Human attention is limited, so we have to pick and choose what we focus on, and we can really only focus on one thing at any given time, so it is that one thing that we pay attention to in great detail.
Instead, ‘our brain is like a time machine,’ explained lead author Dr Mauro Manassi.
‘It keeps sending us back in time. It’s like we have an app that consolidates our visual input every 15 seconds into one impression so we can handle everyday life.’
In the study, the researchers set out to understand the mechanism behind change blindness, in which we don’t notice subtle changes over times.
The team recruited around 100 participants, before showing them close-up videos of faces morphing over 30 seconds.
To ensure there would be few clues to the changes, the images did not include head or facial hair, and only showed eyes, brows, nose, mouth, chin and cheeks.
After viewing the 30-second videos, the participants were asked to identify the final face they saw.
The results showed that the participants almost consistently chose a frame they had viewed halfway through the video, rather than the final one.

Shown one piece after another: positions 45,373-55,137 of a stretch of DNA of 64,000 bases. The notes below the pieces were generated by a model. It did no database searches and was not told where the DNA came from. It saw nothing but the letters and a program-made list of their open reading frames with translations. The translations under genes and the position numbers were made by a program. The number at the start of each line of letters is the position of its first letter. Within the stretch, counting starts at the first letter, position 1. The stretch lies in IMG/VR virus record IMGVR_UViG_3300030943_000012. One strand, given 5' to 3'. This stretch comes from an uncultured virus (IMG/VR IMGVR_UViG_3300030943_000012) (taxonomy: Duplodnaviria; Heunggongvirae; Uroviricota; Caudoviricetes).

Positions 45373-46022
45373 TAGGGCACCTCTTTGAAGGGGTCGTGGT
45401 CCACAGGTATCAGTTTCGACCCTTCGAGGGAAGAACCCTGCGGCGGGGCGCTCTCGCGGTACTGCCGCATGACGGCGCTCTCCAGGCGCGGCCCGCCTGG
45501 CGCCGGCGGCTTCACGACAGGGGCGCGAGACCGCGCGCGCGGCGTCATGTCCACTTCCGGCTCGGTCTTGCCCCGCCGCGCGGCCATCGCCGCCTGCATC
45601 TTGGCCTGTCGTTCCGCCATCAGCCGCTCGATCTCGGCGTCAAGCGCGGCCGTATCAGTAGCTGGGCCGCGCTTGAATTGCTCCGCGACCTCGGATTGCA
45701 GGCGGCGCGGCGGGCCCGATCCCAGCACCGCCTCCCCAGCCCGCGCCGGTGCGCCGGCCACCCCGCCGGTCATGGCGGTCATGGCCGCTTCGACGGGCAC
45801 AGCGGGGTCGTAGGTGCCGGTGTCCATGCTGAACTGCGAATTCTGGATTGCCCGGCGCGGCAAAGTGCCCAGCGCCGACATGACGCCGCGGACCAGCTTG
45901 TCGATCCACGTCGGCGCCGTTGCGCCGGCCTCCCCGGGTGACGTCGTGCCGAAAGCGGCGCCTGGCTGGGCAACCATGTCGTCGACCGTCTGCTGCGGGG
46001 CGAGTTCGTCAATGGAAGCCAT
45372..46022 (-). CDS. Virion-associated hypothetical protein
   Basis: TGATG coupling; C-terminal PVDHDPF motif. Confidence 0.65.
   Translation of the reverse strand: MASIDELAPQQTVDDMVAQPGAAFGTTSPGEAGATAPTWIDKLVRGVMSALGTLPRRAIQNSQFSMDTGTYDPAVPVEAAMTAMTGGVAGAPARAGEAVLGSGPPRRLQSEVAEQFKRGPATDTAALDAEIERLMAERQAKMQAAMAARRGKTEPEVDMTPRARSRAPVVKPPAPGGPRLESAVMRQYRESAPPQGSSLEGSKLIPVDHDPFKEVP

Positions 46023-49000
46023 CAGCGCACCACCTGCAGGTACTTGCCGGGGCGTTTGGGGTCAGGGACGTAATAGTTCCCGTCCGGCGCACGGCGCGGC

Professor Whitney said: ‘One could say our brain is procrastinating.
‘It’s too much work to constantly update images, so it sticks to the past because the past is a good predictor of the present.
‘We recycle information from the past because it’s faster, more efficient and less work.’
According to the researchers, the findings indicate the brain operates with a slight lag when processing visual stimuli – with both positive and negative implications.
‘The delay is great for preventing us from feeling bombarded by visual input in everyday life, but it can also result in life-or-death consequences when surgical precision is needed,’ Dr Manassi explained.
‘For example, radiologists screen for tumours and surgeons need to be able to see what is in front of them in real time; if their brains are biased to what they saw less than a minute ago, they might miss something.’